Reality Check Conundrum – A reality check question that you should ask yourself is whether the current pricing from builders in today’s market is going to be a reality in 5 years time? Will resale prices eventually catch back up to pre-construction prices? Is this … continue reading by clicking here>>>> going to be a good surprise or a bad surprise? Are the builders pricing their new projects unrealistically? Do builders need a reality check?

Pricing Matrix – Under the assumption that pre-construction prices are going to be on par with resale prices when they finish, I mapped out a model for you to see below.

In early 2010, pre-construction was less than resale. In mid-2016 and 2017, pre-construction and resale prices were on par with one another. Now in 2019, the story has reversed and pre-construction prices are now higher than resale prices. As buyers continue to absorb pre-construction inventory, it only pushes the prices higher and higher. Initially, pre-construction was thought to be a risky undertaking because you’re essentially buying something that doesn’t exist (hence these prices were lower than resale prices back in the day). Nowadays, the narrative is such that you’re buying a brand new product so of course you’re going to pay more than an older resale unit.

A reality check question that you should ask yourself is whether the current pricing from builders in today’s market is going to be a reality in 5 years time? Is this going to be a good surprise or a bad surprise? Are the builders pricing their new projects unrealistically? Do they need a reality check?

Using the narrative of the pre-construction prices are going to be on par with resale when they finish, I mapped out a model for you to see below.

Pre-construction condos that have sold this year were priced at $1,350 per square foot. That’s a delta of $250 per square foot or 22%. That’s a pretty substantial difference. However, based on the 4% appreciation model scenario above, if the condo completes in 2024, then the market value will be the same as resale value, as per the yellow highlighted cell above. If the condo appreciates at 8%, then we’re looking at parity in 2022.

In the last few years, condos have appreciated approximately 8%, however, one would argue that type of growth is “unsustainable”. Regardless, in most instances, the condos sold in this area have an initial occupancy of 2022 with an expected closing in 2023. This means that if we continue to see the same growth that we’ve seen from the previous few years, and the fundamentals suggest so, then the builder’s expectations could be a reality.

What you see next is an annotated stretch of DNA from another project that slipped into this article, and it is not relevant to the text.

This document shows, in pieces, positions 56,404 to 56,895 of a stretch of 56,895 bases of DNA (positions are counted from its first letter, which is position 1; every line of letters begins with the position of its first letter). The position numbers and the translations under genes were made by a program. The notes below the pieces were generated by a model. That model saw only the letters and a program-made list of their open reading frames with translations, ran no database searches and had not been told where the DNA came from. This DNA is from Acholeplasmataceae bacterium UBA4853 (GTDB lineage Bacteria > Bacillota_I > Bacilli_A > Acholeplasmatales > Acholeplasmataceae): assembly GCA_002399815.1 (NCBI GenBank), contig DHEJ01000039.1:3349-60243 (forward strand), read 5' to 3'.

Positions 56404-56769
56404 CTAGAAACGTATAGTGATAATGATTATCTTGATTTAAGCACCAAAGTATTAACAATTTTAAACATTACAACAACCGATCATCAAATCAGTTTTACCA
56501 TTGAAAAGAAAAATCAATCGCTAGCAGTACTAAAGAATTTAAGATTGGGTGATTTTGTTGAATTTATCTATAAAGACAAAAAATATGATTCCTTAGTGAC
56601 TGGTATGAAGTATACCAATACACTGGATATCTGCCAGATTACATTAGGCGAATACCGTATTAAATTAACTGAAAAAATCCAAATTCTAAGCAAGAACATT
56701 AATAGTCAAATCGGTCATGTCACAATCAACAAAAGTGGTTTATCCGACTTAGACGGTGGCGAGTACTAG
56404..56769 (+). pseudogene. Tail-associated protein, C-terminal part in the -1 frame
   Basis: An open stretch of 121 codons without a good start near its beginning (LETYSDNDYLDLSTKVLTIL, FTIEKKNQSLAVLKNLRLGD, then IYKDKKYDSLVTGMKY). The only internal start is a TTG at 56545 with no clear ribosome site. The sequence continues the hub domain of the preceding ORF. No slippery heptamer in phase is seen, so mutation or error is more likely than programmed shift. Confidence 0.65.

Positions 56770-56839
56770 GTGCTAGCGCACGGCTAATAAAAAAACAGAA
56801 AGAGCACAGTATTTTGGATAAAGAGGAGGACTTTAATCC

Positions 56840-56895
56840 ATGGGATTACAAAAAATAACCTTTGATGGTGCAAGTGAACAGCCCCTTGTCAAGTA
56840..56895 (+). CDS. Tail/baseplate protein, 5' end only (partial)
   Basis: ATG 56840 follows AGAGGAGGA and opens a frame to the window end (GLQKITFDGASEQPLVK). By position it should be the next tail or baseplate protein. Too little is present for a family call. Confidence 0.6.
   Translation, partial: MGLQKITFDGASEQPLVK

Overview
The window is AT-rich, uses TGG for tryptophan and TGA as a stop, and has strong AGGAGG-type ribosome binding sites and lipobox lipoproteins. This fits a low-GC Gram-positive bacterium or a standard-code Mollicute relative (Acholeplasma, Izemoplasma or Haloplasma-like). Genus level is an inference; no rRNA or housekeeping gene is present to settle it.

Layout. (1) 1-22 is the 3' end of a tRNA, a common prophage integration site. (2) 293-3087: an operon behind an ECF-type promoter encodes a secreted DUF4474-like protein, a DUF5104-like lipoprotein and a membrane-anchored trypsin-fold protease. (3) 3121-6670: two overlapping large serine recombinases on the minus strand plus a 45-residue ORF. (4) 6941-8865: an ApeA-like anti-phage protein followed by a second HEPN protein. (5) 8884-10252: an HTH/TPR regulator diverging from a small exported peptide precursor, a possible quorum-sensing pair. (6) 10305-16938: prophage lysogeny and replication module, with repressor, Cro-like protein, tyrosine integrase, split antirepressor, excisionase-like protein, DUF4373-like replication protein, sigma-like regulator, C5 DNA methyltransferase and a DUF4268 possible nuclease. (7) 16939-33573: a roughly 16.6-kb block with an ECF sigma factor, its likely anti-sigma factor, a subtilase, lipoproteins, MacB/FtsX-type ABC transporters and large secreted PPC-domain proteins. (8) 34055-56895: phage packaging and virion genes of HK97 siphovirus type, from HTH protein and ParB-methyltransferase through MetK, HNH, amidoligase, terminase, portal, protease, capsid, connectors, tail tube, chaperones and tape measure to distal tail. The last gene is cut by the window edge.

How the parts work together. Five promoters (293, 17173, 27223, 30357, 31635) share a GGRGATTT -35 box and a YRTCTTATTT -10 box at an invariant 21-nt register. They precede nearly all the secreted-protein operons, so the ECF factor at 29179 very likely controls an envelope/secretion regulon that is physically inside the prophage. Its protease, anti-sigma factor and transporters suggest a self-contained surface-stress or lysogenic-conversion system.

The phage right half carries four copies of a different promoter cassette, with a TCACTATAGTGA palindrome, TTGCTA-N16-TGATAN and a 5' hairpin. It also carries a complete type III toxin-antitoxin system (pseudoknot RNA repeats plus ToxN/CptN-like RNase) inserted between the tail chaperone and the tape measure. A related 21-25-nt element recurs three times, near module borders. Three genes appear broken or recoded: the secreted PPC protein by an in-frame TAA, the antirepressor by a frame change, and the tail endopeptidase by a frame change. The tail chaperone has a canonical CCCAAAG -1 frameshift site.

What Does This All Mean? So does this mean that pre-construction is still a worthwhile investment? Given all of the changing dynamics, my answer to that is maybe, but it really depends on what your strategy and goals are. Two years ago, I was confident that we would break the $1,000 PSF mark. I am also confident that we’ll break the $1,200 PSF mark next year, but are we going to break $1,350 PSF over the next 5 years? I’m less confident about that latter mark since this level of growth is quite out of the norm, but the stats and fundamentals indicate that the answer may possibly be yes to all of the above.

The Wrap – For me, I would love to be pleasantly surprised that we hit $1,350 PSF in 5 years. For investors, this means that we would see substantial growth in our portfolios. If you’re on the outside looking in or sitting on the fence, and are also pondering this reality check, there are other strategies that I’m utilizing to profit from this potential pleasant surprise. If you’re interested in knowing this strategy, please reach out to me, Zhen at Zhen@PrimePropertiesTO.com.

Until Next Time, Happy Real Estate-ing,
Zhen